“Tell them winter came for House Frey,” Arya instructed one of the women she spared. It’s a first-rate catchphrase for a ruthless assassin, but it doesn’t make me feel any better about her soul. We’re reminded that the Stark girls have suffered plenty of trauma, from witnessing their father’s execution through multiple rounds of physical and emotional abuse. As they grow into ever more powerful women, will they resist or lean into the dark forces and experiences that have shaped them?

Photo

Maisie Williams in “Game of Thrones.”

Credit
Helen Sloan/HBO

Arya originally planned to go to Winterfell, but apparently changed her mind once she heard her kill-list target is in charge in King’s Landing. I’m going to kill the queen, she told Ed Sheeran and his soldier friends.

Jon, as ever, is looking northward, but circumstances may be pushing him toward Dragonstone. On Sunday he announced his first major defense initiative as King in the North: An enormous dragonglass mining effort. Samwell Tarly later learned, between his maester orderly rounds, that large stores of the substance, which kills White Walkers and which we know as obsidian, are at (surprise) Dragonstone.

And who is currently at Dragonstone? Jon’s aunt, also known as the other powerful queen in this story, who has moved into her ancestral home and has a nice map of her own.

In sparkling sunlight, Dragonstone looks more majestic than it did during Stannis’s gloomy tenure. The dragon-wing rooflines seem more graceful, perhaps because the castle somehow knows a Targaryen has returned but more likely because C.G.I. aesthetics have improved since Season 2.

After some light redecorating, Daenerys and Tyrion adjourned to the map room, which the greater Thronesweb tells me is called the Chamber of the Painted Table, and is where Aegon Targaryen planned his conquering campaign hundreds of years ago. More recently it was where Stannis held his meetings and where, you might recall, Melisandre seduced him into conceiving a fratricidal shadow-baby back in Season 2. (About right where you’re standing, Dany — you might want to move over a couple feet.)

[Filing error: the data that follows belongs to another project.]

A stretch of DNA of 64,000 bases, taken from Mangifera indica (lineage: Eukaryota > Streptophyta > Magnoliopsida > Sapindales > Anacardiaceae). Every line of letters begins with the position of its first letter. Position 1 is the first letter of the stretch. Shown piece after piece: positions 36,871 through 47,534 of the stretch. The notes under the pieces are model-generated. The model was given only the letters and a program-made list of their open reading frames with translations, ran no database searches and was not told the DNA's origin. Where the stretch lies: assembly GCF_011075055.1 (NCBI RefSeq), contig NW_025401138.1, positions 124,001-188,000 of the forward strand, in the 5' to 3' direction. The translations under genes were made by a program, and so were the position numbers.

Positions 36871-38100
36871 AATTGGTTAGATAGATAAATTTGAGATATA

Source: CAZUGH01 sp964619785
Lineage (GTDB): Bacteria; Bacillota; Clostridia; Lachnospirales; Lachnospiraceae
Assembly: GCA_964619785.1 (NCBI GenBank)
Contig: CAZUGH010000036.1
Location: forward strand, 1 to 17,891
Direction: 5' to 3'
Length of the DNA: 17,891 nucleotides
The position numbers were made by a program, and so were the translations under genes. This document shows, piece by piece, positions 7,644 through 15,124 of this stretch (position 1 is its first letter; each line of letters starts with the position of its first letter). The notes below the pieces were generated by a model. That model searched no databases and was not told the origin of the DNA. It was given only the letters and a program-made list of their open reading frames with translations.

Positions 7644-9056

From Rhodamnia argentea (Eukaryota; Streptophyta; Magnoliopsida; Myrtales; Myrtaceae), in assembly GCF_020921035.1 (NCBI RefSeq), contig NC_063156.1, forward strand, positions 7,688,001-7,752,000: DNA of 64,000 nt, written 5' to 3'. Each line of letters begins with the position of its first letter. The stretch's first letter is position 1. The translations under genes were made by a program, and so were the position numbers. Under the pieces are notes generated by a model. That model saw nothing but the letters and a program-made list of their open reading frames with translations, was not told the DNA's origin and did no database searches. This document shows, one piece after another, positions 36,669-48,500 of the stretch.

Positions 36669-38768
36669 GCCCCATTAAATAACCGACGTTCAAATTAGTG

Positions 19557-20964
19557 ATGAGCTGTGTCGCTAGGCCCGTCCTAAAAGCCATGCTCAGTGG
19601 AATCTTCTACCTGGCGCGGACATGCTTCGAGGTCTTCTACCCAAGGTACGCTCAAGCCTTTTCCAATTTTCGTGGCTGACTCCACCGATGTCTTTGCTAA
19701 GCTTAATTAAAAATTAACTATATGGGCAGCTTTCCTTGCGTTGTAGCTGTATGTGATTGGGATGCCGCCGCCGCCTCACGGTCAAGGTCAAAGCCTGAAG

Photo

Emilia Clarke and Jacob Anderson in “Game of Thrones.”

Credit
Helen Sloan/HBO

“Shall we begin?” the Dragon Queen asks Tyrion. This being the former occupier of Meereen, we could be in for a lengthy stay, though she seems more motivated since she emerged from that flaming temple last season. Besides, we only have 12 more episodes to go — so if she’s ready, so am I.

A Few Thoughts While We Remember the Little People

• There were several suggestions that though they don’t show up on the maps, the plebes of Westeros could be a factor this season. The most chilling reminder that they matter, too, and that actions of the powerful have consequences, was the family the Hound victimized in Season 4, found dead in its home. More subtle was the lingering scene with Sheehan’s soldier cohorts, decent men who just miss their families. Up North, Jon plans to teach everyone, age 10 to 60, to fight White Walkers. I wonder how the citizens of King’s Landing, who hated the Lannisters even before Cersei killed scores of them with her wildfire, might come into play later.

• The Hound might be turning into a believer, after seeing visions in the flames about thousands of the dead marching past a castle near “where the Wall meets the sea.” That sounds like Eastwatch, where Tormund and the Wildlings are going as part of the defense effort.

• “You think you’re fooling anyone with that topknot?” the Hound asks Thoros. It was a bit anachronistic but I enjoyed it.

• “I don’t plan on knitting by the fire while men fight for me,” Lyanna Mormont, awesome as ever, tells her chauvinist bannermen colleague. “And I don’t need your permission to defend the North.” Davos looked ready to adopt her.

• Tormund’s game could use some work.

• Sam is having a different experience at the Citadel from what he probably imagined in his maester dreams. The pot montage was the most disgusting thing I’ve laughed at in awhile.

• “The Wall has stood through it all, and every winter that has ever came has ended,” the archmaester of the Citadel tells Sam. That was a nice debut monologue for Jim Broadbent, but every time I hear someone mention the imperviousness of the Wall — see also Sansa on Sunday — I become a little more convinced it will break down before the end of this story.

• Guess Jorah didn’t find that greyscale cure, huh?

• What did you think about the kickoff to Season 7? Are Jon and Sansa headed for a break? Did the Sheeran cameo take you out of the story? (I was fine with it.) What’s your favorite thing to give murderous monarchs? Please fire away in the comments.

Via: NYTimes

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Watch the first full trailer for Marvel’s Black Panther

Riot Housewives

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Watch the first full trailer for Marvel’s Black Panther

The first full trailer for Marvel’s Black Panther is here, and it gives us a better look at the world of Wakanda, where T’Challa (Chadwick Boseman) is the newly crowned king. In the trailer, we see Erik Killmonger (Michael B. Jordan), as he attempts to dethrone the Black Panther, plus lots of slow-motion, aerial views, and tight spandex. Nakia (Lupita Nyong’o) reminds the Black Panther, “You get to decide what kind of king you are going to be.”